Vaccine study supports immune targeting of brain tumors

Jun 16, 2011

An experimental vaccine developed by researchers at Cedars-Sinai Medical Center's Maxine Dunitz Neurosurgical Institute targets overactive antigens in highly aggressive brain tumors and improves length of survival in newly diagnosed patients, according to new data that was presented in a poster session at the 47th Annual Meeting of the American Society of Clinical Oncology.

Patients with newly diagnosed glioblastoma multiforme, the most common and aggressive type of tumor originating in the brain, typically live only 12 to 15 months after diagnosis even with standard treatments: surgery, radiation, and chemotherapy.

In this Phase 1 clinical trial that started in November 2006, 11 of 16 patients (69%) were still alive at 32 months (a median analysis time); 6 of 16 (38%) continued to be disease-free; 3 have gone almost 4 years and another 3 have survived more than 2.5 years with no recurrence. Median progression-free survival – the time from treatment to disease recurrence was 16.9 months.

Phase 1 trials generally address dosage and safety issues. To further evaluate survival statistics, a randomized, multicenter, placebo-controlled Phase 2 trial has been launched.

ICT-107 targets 6 antigens found on glioblastoma cells, 3 of which also are found on cancer stem cells. Those cells widely are believed to be the original source of tumor cells, enabling them to resist treatment and recur. The study revealed that all 16 patients had at least 3 of the targeted antigens and 75% had all 6. Patients who had 4 of the antigens (MAGE-A1, AIM2, gp100 and HER2) had better immune responses and longer progression-free survival rates.

Surasak Phuphanich MD, director of the Neuro-Oncology Program of the Department of Neurosurgery and the Department of Neurology at Cedars-Sinai, termed another finding significant: levels of a protein associated with cancer stem cells (CD133) decreased in patients who had tumor recurrence after vaccination.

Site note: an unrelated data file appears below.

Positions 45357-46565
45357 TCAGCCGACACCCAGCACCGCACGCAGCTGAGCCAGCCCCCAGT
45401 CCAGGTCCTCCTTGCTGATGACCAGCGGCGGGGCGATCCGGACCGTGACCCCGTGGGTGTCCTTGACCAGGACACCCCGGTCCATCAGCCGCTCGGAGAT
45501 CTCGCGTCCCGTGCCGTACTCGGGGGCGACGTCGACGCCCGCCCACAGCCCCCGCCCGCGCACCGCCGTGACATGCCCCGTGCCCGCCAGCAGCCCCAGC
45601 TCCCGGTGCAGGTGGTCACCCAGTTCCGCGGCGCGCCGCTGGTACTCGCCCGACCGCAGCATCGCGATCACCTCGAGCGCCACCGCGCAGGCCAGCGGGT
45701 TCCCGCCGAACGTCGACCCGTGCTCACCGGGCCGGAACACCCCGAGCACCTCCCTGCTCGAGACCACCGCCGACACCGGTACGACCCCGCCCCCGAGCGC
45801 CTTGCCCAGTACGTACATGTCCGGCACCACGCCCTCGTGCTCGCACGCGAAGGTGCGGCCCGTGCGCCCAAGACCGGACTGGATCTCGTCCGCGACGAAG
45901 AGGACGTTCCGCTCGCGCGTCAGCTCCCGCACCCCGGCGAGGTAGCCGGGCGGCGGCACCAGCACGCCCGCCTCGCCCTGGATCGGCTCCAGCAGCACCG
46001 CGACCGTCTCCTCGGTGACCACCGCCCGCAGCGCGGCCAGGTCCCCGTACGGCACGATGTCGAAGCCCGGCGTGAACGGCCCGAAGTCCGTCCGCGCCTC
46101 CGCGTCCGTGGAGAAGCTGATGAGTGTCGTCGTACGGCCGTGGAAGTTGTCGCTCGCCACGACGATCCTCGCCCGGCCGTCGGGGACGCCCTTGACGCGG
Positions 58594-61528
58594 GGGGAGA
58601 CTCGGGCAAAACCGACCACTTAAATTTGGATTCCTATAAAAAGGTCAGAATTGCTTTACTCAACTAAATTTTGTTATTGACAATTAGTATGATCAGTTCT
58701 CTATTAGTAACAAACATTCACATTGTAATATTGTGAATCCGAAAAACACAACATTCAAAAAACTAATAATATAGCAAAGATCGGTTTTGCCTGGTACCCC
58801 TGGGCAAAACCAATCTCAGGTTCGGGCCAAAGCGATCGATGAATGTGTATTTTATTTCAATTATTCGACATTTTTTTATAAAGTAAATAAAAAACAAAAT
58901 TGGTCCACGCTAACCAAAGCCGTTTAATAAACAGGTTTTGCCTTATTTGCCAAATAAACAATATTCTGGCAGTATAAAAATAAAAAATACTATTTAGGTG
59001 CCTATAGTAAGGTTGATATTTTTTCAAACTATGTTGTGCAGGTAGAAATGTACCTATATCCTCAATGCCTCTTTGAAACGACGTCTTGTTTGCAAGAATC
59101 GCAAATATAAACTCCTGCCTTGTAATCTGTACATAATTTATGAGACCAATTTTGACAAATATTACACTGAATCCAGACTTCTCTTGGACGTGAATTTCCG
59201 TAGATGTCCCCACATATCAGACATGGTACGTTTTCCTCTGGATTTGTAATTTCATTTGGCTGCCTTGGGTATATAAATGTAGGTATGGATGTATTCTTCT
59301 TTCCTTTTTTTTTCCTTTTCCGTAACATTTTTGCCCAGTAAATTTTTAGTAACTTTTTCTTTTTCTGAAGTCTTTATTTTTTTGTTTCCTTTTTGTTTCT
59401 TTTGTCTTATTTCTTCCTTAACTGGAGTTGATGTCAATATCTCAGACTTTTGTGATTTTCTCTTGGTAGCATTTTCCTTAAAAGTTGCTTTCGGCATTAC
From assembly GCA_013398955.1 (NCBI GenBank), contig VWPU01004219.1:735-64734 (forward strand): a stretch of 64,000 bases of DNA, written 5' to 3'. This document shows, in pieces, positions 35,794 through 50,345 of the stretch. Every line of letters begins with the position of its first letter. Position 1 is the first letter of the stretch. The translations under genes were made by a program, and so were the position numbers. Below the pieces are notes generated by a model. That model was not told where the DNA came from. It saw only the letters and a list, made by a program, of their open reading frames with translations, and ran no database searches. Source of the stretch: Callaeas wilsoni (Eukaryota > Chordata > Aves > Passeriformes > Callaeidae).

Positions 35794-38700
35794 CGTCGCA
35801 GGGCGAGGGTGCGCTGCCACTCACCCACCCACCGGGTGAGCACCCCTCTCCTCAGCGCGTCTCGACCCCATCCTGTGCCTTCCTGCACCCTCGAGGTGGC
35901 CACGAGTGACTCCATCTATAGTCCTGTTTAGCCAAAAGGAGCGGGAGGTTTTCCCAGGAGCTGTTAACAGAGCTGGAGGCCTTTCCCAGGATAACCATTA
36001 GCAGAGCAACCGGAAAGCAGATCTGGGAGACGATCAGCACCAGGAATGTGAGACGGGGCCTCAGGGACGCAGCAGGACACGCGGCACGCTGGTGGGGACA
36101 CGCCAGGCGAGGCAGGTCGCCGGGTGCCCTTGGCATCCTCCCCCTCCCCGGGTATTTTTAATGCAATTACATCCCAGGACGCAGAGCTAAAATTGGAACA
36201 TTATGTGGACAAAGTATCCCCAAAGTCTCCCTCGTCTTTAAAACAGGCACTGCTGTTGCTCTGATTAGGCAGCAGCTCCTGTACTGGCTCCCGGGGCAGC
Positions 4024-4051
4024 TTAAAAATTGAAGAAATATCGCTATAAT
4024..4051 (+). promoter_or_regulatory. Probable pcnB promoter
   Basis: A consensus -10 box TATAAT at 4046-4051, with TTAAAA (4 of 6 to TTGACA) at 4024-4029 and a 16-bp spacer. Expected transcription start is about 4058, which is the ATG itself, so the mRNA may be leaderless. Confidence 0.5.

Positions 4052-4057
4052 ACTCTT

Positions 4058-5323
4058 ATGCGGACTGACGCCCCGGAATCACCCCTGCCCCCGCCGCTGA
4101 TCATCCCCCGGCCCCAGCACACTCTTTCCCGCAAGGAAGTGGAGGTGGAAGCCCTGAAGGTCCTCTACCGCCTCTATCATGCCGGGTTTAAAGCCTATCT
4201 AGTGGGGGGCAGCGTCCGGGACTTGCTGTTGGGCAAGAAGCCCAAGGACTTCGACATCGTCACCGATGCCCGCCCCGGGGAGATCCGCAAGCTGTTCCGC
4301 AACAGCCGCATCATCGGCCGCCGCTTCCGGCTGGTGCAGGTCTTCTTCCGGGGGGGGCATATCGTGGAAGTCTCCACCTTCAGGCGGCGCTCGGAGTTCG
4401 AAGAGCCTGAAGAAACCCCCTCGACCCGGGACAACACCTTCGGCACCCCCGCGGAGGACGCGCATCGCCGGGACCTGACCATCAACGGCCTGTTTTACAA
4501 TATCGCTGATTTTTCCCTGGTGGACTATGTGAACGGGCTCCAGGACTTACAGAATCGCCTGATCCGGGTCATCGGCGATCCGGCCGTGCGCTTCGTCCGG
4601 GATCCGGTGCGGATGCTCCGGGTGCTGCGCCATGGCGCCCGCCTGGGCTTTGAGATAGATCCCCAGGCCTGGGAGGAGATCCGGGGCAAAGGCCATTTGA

"Previous studies showed an increase in CD133 expression in patients who underwent treatment with radiation and chemotherapy. Our findings suggest that targeting antigens that are highly expressed by cancer stem cells may be a viable strategy for treating patients who have glioblastoma," he said.

ICT-107 is a product of the biotechnology company ImmunoCellular Therapeutics, Ltd. Keith L Black MD, chairman of Cedars-Sinai's Department of Neurosurgery, director of the Maxine Dunitz Neurosurgical Institute, and director of the Johnnie L Cochran, Jr Brain Tumor Center, is chairman of the company's scientific advisory board. John S Yu MD, vice chairman of Neurosurgery, director of the Brain Tumor Center of Excellence, director of Surgical Neuro-Oncology and surgical director of the Gamma Knife Center at Cedars-Sinai, is chief scientific officer, chairman of the board, and shareholder of ImmunoCellular. Certain rights in the dendritic cell vaccine technology and corresponding intellectual property have been exclusively licensed by Cedars-Sinai to ImmunoCellular Therapeutics, including subsequently developed versions of the vaccine investigated in this clinical study.

Source: News Release
Cedars-Sinai Medical Center
June 15, 2011